As a phone, it's the best one I have owned for a very long time. The sound quality is excellent and crystal clear. Signal reception is also very good. The past 3 handsets I've had would be unable to get a signal if I strayed more than a few metres away from the windows in my flat. The N900 shows maximum reception throughout the building. I suspect this is because it's very good at switching back to stronger 2G or 2.5G signals when it is out of range of a 3G signal.
In terms of connectivity, Wi-Fi also works flawlessly and the phone will automatically switch to Wi-Fi for internet services as soon as you are in range of a known network. In my case, as soon as I am back home, it reconnects to the home Wi-Fi and disconnects 3G services. This can have an interesting side effect as the N900 can also work as a Skype phone: configure your Skype account and it will give you the option to call Skype contacts through VOIP rather than a standard call. I haven't tried that yet though so I don't know how well it works.
Push email is very easy to set up and it knows the defaults for a number of well known providers, including Google, in which case you will get a simplified wizard. Calendars can only be local at the moment but the interface suggests that shared calendars are on the roadmap and should be available at some point.
When it comes to software, Maemo is indeed based on Debian and you can add more repositories to get access to more software. In particular, you can enable the Extras repositories to have access to admin tools such as an ssh client and server. What this also means is that, contrary to a lot of network branded handsets out there, whenever an update is available in the Maemo repositories, it will offer you to update your system. So any bug fixes or new features will make their way down to your handset.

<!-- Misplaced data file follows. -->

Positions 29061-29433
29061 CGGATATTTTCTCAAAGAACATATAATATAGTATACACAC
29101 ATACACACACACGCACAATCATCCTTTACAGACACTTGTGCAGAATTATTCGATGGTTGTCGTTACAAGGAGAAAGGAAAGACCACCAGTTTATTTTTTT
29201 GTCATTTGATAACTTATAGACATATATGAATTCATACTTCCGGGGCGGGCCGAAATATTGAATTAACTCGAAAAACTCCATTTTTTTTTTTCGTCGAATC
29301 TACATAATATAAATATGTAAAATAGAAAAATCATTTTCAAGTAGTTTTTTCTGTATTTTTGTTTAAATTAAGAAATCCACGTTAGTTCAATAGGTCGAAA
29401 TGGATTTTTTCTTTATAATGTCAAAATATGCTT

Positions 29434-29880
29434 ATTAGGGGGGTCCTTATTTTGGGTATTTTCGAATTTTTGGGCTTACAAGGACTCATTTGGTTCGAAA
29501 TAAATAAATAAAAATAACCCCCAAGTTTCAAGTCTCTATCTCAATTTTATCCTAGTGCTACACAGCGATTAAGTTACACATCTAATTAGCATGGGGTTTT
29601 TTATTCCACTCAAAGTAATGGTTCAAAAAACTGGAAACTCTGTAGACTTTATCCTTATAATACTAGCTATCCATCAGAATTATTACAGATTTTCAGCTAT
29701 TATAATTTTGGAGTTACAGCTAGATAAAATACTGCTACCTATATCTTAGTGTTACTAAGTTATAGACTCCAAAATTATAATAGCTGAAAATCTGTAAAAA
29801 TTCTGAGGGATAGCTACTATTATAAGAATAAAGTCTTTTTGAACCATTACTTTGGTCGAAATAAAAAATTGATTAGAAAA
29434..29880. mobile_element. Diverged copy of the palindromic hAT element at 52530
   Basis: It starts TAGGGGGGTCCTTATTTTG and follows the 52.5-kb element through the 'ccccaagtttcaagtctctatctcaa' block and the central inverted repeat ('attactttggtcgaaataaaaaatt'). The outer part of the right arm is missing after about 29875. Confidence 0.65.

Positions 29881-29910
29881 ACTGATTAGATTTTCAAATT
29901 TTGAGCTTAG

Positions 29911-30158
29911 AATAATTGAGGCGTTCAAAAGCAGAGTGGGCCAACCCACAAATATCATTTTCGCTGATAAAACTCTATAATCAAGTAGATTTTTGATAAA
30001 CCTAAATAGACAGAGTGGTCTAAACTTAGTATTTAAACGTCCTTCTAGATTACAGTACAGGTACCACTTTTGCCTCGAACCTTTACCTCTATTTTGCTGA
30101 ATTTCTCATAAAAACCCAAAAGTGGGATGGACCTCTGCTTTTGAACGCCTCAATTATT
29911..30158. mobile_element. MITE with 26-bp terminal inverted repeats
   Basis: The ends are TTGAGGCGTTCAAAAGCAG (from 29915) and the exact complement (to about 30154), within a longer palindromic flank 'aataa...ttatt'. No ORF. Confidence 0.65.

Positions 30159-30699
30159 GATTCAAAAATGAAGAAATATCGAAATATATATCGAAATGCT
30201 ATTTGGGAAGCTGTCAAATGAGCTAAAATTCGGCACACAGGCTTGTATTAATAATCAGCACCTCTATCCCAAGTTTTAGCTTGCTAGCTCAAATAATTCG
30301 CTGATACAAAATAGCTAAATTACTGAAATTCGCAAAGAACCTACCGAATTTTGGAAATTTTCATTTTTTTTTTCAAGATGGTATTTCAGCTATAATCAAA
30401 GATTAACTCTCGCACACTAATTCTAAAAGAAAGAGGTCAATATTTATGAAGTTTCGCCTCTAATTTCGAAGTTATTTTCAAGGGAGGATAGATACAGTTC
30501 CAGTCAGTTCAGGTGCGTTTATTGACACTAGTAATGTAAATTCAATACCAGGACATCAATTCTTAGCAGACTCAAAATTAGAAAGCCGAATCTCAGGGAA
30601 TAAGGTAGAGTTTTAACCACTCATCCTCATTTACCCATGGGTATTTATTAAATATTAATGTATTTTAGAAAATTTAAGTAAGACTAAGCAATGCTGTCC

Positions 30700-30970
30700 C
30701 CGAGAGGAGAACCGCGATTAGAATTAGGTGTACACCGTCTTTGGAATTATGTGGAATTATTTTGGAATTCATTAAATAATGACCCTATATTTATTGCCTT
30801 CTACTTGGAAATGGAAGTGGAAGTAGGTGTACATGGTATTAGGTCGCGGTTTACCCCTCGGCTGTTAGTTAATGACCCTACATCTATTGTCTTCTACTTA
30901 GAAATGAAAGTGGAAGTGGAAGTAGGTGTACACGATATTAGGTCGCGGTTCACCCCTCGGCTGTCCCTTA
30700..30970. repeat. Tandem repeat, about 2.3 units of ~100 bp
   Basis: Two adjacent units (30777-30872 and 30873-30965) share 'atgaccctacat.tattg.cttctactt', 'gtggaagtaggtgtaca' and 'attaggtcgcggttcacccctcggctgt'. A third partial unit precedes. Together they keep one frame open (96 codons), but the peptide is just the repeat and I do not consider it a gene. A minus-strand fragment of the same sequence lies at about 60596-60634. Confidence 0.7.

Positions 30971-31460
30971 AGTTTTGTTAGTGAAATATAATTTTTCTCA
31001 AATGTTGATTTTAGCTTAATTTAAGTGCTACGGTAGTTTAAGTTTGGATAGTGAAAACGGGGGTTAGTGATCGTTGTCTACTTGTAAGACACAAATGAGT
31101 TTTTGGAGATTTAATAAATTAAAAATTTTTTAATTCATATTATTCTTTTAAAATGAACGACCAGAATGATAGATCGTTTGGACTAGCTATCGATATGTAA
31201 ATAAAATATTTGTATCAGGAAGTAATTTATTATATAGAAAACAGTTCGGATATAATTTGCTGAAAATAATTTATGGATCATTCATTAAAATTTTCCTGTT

If you want to develop your own apps, there is a whole development kit that you can install on Debian, Ubuntu or Fedora and that enables you to write Python or C++ apps (sorry, no Java). Or you can simply write good old Python (2.5), Perl (5.8.3) or shell scripts. You can even do that directly on the handset: it comes with a terminal app, it's got vi installed and if you really miss syntax highlighting you can get vim or PyGTKEditor from the Extras repositories.
The N900 is not for everybody but it's a geek's dream, in addition to being an excellent phone.
It's not a smartphone!
I'm sorry, but that review missed the main point completely, it's not a smartphone. It's a portable computer running with a flavour of Debian. You can run any program on it, provided it's availiable for ARM in one of the repositories or you can compile it yourself.
This is not meant to be a traditional PDA whoose only purpose it is to sync with Outlook. Neither is it a media player. It's a device you can install openvpn on, and log onto from another computer. Or you can mount shares via NFS, SMB or even sshfs. Or you can sync a directory with rsync.
It's a computer with a UMTS modem built-in, not a phone.
No one will write apps for it?
I must be imagining these oodles of applications in my application manager, as well as the thousands of existing Linux FOSS projects that can be ported with minimal effort then.
Moving to Qt
Maemo 5 is GTK based, the next version will use Qt.
Ceded to iPhone, really?
In what sense has Nokia "ceded its dominance of the smartphone market with the arrival of the iPhone"?
They are still, by a distance, the biggest supplier of smartphones by volume. I think RIM are second with Apple languishing in third place.